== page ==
This site came up as a forum on the above Fluke. Touched it to an electric fence, and it's now dead. Did I burn it up? Thanks.
Macon County, North Carolina
Expertise in electronics: none
First you need to know the peak voltage of the fence charger and the maximum input voltage of the Fluke. Unless you have a genuine technical need to know the exact voltage, a series string of neon bulbs (NE-2 or the like) needs about 90 volts per bulb to light it. For 2000 volts, that's 22 bulbs in series with a 100K resistor.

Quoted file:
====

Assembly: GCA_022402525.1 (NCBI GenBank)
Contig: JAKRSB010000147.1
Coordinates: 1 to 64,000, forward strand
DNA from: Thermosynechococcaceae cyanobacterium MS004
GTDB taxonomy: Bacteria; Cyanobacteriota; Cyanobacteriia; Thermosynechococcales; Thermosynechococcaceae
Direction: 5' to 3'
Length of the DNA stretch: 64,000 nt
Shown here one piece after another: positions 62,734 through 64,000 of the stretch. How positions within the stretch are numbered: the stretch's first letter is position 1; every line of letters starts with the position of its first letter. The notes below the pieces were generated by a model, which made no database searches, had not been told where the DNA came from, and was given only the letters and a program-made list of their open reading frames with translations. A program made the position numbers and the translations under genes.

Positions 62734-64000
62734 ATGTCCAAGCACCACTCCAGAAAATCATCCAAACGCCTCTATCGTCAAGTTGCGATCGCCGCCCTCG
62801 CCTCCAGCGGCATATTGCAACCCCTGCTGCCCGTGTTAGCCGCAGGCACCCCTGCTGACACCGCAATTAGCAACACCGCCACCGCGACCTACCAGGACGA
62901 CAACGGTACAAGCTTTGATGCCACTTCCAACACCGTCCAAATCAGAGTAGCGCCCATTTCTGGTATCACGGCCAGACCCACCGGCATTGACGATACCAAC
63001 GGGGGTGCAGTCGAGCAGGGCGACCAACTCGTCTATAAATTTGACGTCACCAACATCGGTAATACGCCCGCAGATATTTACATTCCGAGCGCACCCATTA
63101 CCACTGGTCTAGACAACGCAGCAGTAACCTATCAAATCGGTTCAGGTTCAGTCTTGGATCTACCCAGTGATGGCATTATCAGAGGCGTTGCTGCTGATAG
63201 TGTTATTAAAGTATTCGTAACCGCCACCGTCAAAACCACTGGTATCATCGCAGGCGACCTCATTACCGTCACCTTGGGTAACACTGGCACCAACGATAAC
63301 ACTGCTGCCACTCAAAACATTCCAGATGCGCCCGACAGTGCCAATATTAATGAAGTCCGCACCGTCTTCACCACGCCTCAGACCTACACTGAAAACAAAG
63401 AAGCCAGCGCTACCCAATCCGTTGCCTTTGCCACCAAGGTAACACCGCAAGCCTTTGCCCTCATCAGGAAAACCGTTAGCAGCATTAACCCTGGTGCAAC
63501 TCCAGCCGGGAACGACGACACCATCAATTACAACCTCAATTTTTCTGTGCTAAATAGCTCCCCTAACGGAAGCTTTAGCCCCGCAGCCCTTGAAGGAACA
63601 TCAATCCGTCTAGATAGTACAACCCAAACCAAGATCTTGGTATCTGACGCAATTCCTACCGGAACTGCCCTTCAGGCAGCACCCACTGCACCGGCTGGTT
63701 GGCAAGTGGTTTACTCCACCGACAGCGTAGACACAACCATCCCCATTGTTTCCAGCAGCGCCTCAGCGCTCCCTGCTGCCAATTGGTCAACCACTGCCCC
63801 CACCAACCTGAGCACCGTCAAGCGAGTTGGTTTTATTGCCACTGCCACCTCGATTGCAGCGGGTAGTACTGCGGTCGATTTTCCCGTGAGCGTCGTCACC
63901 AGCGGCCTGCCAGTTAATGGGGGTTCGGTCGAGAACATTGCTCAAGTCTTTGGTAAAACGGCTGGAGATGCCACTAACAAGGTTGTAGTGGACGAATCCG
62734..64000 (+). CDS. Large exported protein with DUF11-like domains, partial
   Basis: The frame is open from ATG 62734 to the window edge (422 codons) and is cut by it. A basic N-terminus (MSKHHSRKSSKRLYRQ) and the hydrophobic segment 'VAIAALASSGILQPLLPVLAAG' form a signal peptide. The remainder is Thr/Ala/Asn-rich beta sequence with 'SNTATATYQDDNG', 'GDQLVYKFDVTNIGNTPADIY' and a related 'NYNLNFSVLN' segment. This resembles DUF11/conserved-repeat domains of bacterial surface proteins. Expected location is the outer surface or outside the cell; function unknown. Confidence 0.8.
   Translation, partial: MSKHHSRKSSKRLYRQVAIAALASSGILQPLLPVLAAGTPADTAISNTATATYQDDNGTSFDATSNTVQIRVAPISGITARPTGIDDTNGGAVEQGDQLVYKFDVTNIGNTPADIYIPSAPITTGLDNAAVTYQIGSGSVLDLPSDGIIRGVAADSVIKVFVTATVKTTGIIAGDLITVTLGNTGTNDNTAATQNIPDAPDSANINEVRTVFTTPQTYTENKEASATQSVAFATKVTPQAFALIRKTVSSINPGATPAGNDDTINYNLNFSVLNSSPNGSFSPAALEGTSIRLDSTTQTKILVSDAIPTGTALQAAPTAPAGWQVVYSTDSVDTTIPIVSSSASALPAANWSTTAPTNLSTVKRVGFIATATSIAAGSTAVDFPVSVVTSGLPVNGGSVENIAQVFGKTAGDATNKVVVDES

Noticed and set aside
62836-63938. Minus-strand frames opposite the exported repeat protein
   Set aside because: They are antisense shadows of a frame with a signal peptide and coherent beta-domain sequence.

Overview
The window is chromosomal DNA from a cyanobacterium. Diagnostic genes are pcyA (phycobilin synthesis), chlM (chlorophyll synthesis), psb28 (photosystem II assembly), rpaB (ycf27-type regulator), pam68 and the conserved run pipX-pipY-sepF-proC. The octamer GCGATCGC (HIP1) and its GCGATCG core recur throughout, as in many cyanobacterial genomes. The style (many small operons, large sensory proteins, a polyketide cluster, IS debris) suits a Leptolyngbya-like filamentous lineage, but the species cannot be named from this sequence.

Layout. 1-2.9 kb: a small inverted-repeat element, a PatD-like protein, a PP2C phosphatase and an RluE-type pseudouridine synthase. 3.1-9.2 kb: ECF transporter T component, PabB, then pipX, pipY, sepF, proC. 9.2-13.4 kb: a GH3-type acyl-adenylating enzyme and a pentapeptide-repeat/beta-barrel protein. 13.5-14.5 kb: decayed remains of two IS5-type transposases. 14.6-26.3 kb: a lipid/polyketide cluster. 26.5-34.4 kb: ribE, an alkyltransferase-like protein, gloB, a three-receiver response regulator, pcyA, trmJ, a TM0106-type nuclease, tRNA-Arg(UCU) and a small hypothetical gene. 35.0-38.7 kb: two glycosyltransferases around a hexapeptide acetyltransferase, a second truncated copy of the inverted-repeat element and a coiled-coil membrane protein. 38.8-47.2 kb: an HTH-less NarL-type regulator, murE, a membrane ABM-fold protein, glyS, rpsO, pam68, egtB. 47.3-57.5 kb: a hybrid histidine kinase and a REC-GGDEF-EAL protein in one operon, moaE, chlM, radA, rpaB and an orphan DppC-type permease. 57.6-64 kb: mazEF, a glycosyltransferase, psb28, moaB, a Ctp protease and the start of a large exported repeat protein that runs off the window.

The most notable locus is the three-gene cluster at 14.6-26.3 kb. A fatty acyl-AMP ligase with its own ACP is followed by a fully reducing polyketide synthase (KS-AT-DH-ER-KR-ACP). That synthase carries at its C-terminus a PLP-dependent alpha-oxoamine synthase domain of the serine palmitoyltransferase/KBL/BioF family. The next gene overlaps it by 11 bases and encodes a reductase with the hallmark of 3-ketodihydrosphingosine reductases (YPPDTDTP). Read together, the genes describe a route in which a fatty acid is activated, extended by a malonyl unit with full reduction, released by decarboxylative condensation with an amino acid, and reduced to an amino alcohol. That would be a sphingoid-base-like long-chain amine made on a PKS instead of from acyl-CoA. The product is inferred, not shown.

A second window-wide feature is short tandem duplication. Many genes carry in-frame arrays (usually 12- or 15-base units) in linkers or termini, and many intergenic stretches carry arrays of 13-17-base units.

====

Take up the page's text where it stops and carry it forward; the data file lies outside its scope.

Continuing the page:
If you just need verification of voltage present, an NE-2 with a 2.2 megohm resistor will show voltage present, but so will a NE-2 held by the leads and the glass of the bulb touched to a fence wire. Best to have the resistor unless you're very careful with how close your fingers and the wire get to the fence ;-)
We used to test an electric fence by touching it with a two foot long grass stem. If we didn't feel any thing at first, we then slid the grass to be closer and closer. Worked every time. Your mileage may vary.